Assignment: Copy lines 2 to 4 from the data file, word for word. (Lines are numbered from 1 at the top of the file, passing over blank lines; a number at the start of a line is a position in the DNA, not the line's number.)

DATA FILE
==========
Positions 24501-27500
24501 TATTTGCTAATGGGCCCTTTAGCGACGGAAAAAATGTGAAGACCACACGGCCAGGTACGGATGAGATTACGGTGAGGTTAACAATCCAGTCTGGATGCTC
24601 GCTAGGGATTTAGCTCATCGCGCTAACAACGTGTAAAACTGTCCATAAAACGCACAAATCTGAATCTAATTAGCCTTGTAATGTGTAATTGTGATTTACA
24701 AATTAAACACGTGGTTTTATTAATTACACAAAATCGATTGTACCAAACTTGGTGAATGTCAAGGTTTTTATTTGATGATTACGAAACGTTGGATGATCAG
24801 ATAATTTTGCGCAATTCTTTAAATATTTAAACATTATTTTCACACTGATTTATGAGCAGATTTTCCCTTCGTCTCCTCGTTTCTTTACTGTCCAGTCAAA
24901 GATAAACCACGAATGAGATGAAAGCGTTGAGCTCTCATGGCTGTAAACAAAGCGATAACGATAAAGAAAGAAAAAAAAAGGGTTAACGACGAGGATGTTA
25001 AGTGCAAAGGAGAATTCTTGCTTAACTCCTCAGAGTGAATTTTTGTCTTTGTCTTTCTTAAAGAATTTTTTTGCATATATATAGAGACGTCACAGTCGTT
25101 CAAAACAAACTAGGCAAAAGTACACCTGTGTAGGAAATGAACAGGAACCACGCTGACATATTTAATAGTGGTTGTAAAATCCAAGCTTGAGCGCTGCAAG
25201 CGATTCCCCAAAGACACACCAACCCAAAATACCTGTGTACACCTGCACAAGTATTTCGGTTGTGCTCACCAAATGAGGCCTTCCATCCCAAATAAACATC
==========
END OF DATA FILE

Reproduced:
24501 TATTTGCTAATGGGCCCTTTAGCGACGGAAAAAATGTGAAGACCACACGGCCAGGTACGGATGAGATTACGGTGAGGTTAACAATCCAGTCTGGATGCTC
24601 GCTAGGGATTTAGCTCATCGCGCTAACAACGTGTAAAACTGTCCATAAAACGCACAAATCTGAATCTAATTAGCCTTGTAATGTGTAATTGTGATTTACA
24701 AATTAAACACGTGGTTTTATTAATTACACAAAATCGATTGTACCAAACTTGGTGAATGTCAAGGTTTTTATTTGATGATTACGAAACGTTGGATGATCAG